JOHANNESBURG – When Enoch Nkwe returned to South Africa last year to become head coach of the Highveld Lions, he entered a domestic cricket environment in which former Proteas stars were making waves as coaches.
Ashwell Prince had stabilised a dysfunctional dressing room at the Cape Cobras and made them contenders. Nicky Boje was at the helm when the Knights won the Sunfoil Series in 2016/17 and Mark Boucher has won at least one trophy in each of his three seasons as head coach at the Titans.
Nkwe doesn’t have any of their playing credentials at international level. He was on the cusp of making the SA A side, but injury got in the way. However there is not one way to achieving success as a coach and certainly the need to have experienced playing a sport at the highest level is not necessarily going to grant one a special advantage.
Shortly after Nkwe was appointed at the Highveld Lions, he gave an example. “Marco van Basten is a legend of Dutch football, he tried coaching and it never clicked. It doesn’t mean that if you’re a great player or captain you’ll make a great coach,” Nkwe said in an interview with The Star last year.
It’s an interesting comparison and speaks to two things about Nkwe; his love of football – he compared the Lions opener Stephen Cook to Barcelona’s Andries Iniesta, stating the pair had both come through the development institutions at their respective teams before going on to stardom – and his willingness to seek wisdom from beyond the cricket bubble.
“If you look at modern sport, as a coach if you are not open to growing and investing in yourself, to tapping into the corporate world, the strategies they use there, you won’t grow. There are other sports organisations in Europe or America which you can borrow from and that’s what I look for, something completely different to try and help the franchise.”
If you’re not a follower of domestic cricket – and judging by social media, radio phone-ins and ‘letters to the editor’ – many aren’t, then Nkwe’s appointment as the Proteas’ interim Team Director would have come as a total shock. Make no mistake, it was a surprise, but given the immediate success he had with the Lions last season – winning two trophies – and a triumph in the inaugural Mzansi Super League with the Jozi Stars, it was understandable.
But Nkwe, despite the 18 months in the Netherlands where he coached at club level and worked with that country’s men’s national side as a bowling coach, has deep coaching roots in this country.
“There are a whole lot of players that have worked with Enoch,” Kagiso Rabada said this week. “Quinton, Rassie, Reeza… I’ve worked with Enoch since age group levels and we’ve always been a successful team. He was Ray Jennings’ assistant in the under-19 side. I worked with him there.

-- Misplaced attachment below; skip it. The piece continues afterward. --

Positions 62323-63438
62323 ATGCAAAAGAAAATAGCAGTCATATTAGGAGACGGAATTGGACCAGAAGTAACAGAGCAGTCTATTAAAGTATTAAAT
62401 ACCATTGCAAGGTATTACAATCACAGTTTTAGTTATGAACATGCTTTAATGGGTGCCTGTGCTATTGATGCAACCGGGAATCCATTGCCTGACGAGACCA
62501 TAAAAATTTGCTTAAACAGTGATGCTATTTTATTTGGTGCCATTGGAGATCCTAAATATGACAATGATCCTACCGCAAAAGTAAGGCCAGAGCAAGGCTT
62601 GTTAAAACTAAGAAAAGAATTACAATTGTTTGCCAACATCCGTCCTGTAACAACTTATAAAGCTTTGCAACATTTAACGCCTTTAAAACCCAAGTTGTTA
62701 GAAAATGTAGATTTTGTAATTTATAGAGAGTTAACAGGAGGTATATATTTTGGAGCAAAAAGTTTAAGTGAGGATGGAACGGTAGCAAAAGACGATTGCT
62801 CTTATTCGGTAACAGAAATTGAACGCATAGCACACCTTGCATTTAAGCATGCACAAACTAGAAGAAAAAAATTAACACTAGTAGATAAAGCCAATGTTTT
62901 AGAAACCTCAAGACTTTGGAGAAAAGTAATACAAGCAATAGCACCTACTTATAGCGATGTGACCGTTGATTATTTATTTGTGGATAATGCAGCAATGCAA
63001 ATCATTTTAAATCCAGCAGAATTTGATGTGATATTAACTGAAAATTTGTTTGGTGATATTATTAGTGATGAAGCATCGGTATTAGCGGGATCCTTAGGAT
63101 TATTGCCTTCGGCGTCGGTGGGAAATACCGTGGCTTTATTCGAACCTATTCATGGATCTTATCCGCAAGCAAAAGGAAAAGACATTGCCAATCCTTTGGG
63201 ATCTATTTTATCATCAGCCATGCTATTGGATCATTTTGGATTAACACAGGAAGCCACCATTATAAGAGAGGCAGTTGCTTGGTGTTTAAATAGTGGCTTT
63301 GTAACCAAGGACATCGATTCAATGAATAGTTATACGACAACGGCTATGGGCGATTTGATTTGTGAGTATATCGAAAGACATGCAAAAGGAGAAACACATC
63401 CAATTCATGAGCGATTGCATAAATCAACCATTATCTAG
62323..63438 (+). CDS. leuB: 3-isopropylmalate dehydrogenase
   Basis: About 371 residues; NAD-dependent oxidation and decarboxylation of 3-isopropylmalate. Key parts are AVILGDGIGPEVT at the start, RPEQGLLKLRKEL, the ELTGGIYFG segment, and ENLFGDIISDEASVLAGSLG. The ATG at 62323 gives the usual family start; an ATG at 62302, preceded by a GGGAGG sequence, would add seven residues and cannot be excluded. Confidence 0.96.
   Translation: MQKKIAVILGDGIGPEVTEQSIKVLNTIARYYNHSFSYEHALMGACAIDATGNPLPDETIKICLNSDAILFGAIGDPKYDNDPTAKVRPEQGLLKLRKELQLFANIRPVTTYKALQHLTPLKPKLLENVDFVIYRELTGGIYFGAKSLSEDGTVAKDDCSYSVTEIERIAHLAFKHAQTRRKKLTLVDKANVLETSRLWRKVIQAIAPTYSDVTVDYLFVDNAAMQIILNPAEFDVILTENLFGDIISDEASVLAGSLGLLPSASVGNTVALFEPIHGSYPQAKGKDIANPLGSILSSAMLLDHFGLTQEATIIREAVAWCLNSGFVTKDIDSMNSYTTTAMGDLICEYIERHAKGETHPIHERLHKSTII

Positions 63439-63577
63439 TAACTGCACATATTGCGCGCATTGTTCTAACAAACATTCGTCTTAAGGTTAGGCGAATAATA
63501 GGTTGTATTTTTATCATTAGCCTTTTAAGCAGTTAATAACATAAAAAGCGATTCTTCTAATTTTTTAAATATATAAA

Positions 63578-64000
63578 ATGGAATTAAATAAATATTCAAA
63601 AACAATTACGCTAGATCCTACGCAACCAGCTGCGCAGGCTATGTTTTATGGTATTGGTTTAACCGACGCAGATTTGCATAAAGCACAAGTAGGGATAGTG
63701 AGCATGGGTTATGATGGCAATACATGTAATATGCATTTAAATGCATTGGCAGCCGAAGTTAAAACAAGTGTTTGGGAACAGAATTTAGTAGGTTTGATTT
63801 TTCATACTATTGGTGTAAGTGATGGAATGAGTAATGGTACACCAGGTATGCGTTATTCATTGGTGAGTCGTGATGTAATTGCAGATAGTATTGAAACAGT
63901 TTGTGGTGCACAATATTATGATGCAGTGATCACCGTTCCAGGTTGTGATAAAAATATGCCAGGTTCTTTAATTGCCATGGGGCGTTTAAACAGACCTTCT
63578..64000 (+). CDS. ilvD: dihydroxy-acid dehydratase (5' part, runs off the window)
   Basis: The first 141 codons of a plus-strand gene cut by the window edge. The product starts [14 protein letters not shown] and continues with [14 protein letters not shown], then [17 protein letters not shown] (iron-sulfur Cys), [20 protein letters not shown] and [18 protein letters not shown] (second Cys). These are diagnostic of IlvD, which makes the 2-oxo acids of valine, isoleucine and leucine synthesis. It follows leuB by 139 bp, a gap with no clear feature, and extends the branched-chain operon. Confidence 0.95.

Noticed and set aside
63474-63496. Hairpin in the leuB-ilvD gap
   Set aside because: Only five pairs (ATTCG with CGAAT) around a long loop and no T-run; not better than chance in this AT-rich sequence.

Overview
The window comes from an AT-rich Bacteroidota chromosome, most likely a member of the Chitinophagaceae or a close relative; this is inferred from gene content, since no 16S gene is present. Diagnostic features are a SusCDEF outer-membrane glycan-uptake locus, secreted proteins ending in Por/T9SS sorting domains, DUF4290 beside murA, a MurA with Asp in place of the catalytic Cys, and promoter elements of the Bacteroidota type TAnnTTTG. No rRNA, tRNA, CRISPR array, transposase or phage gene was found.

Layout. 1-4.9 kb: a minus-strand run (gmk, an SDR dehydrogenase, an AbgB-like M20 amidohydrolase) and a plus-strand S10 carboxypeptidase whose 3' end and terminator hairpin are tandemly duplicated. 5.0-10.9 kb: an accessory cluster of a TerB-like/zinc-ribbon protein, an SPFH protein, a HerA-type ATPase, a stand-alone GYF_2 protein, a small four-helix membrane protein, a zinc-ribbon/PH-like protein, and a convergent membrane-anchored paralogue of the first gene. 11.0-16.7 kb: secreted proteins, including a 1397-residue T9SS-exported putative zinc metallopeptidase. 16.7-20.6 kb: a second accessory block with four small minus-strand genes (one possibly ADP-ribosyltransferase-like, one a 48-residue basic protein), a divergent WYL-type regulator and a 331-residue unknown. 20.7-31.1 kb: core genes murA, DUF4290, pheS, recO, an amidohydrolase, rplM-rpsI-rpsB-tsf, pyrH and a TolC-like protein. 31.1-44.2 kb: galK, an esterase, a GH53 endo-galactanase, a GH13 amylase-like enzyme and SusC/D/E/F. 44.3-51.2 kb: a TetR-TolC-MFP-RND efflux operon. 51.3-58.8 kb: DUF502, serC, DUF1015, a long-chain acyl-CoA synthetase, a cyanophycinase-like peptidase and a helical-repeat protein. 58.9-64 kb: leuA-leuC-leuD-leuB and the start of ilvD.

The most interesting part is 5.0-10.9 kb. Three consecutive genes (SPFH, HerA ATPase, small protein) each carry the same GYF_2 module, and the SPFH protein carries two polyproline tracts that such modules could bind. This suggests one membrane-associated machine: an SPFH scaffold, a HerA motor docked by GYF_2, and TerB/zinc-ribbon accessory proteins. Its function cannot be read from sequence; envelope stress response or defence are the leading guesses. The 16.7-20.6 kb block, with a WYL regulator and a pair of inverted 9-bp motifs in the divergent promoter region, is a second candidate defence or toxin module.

A lot of players in the age group levels when I was there they know about Enoch. They know he is a quality coach. So it’s nothing new for me.”
Quinton de Kock, who will captain the SA T20 team in the three-match series against India later this month, concurred. “From under-19s, cub weeks when I was captain and he was coach, we’ve worked together, we understand each other. I think we’ve worked really well together, we should be alright.”
Nkwe’s first season at the Lions showed he was a structured coach. The Lions after a fractious 2017/18 season, needed that kind of discipline, while he also showed a willingness to hand over to his assistants and trust their expertise and judgement.
Of course there’ll be those who might look at his age – he’s a little less then a year older than Faf du Plessis – and wonder how he’ll garner respect among some of the elder players, but as Nkwe has pointed out, he’s coached 40 year old Chris Gayle, which was “a massive task”.
Nkwe was able to earn Gayle’s respect during the big Jamaican’s brief stint here in the MSL last year and worked with him again during the Canadian T20 tournament held a few weeks ago. A new era for the Proteas, with a new management structure around the team, will add to the challenge Nkwe will face on what is always a difficult tour to India.
In one respect having someone like him, with his worldly views on coaching and management, could be beneficial. Nkwe is an ardent follower of Manchester City manager Pep Guardiola and the structure around Proteas at the moment is very reminiscent of the shape found at Manchester City where Guardiola appoints his coaching staff and is answerable to a Director of Football.
“To learn from football is key,” Nkwe said after being appointed by the Lions last year.
He will answer to the acting Director of Cricket, Corrie van Zyl, who will also be on tour with the Proteas. It is very much a case of – as De Kock mentioned a couple of times this week – trial and error.
Nkwe has stated he’ll be applying for the ‘Team Director’ position on a permanent basis – a post that Cricket SA hopes will be filled by the time England get here at the end of the year.
Change naturally makes for apprehension. Nkwe understands that. But he also embraces it.
No one knows if he will be a success or if the new structure will work. It will need time, it will need honesty and expertise. Nkwe has shown in a short amount of time with the Lions, just what an impact he can have.
He doesn’t pretend to know it all and he’s willing to learn, from everyone, both inside and outside cricket, and that is a very good trait.